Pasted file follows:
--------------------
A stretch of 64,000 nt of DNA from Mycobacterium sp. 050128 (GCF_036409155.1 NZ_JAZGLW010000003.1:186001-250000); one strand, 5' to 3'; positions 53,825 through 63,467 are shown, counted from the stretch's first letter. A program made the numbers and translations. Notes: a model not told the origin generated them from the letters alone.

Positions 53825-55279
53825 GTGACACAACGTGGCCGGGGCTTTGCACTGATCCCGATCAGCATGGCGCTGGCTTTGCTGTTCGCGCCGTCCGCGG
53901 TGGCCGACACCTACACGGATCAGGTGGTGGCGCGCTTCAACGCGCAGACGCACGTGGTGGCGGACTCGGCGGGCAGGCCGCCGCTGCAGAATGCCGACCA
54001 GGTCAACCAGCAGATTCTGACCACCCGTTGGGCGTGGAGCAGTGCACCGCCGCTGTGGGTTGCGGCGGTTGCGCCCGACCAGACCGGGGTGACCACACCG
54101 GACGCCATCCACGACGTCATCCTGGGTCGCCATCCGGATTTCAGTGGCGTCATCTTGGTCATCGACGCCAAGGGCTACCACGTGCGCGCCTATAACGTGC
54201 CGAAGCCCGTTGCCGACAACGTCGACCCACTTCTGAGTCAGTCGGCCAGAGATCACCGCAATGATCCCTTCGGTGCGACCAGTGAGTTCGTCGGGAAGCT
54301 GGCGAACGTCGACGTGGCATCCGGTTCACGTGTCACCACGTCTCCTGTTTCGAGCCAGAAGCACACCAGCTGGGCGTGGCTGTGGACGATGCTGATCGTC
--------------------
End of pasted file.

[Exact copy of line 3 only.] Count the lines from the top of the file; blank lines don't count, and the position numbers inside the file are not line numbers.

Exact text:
53825 GTGACACAACGTGGCCGGGGCTTTGCACTGATCCCGATCAGCATGGCGCTGGCTTTGCTGTTCGCGCCGTCCGCGG